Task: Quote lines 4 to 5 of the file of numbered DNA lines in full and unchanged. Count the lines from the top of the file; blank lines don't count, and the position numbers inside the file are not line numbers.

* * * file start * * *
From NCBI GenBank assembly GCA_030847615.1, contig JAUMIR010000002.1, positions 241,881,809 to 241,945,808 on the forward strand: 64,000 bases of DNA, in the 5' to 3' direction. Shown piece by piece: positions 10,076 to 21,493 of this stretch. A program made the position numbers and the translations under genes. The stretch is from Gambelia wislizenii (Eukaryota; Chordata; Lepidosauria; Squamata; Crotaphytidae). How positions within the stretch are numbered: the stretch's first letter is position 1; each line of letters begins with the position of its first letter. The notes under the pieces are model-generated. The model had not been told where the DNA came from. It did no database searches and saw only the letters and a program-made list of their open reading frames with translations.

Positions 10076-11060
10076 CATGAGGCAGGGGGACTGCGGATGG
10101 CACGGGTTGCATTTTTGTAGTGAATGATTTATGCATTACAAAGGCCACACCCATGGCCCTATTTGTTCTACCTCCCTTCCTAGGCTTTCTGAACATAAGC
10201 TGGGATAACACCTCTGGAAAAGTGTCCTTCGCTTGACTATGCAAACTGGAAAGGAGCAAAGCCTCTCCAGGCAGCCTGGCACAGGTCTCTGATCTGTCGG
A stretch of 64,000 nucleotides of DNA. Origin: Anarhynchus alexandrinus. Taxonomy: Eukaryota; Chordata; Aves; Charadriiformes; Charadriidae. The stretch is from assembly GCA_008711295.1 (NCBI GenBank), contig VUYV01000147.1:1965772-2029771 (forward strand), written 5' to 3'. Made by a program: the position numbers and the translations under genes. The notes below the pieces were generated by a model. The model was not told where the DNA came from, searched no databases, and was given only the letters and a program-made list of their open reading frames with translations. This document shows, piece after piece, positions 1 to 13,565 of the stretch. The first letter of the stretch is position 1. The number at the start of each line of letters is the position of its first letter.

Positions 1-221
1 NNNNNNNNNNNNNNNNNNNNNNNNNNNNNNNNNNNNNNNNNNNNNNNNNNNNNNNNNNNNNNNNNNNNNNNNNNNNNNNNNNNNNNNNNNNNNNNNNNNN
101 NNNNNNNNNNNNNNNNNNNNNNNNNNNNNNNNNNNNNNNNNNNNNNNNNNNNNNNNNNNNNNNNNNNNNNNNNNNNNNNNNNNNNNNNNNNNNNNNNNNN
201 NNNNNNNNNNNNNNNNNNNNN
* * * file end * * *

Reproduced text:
10101 CACGGGTTGCATTTTTGTAGTGAATGATTTATGCATTACAAAGGCCACACCCATGGCCCTATTTGTTCTACCTCCCTTCCTAGGCTTTCTGAACATAAGC
10201 TGGGATAACACCTCTGGAAAAGTGTCCTTCGCTTGACTATGCAAACTGGAAAGGAGCAAAGCCTCTCCAGGCAGCCTGGCACAGGTCTCTGATCTGTCGG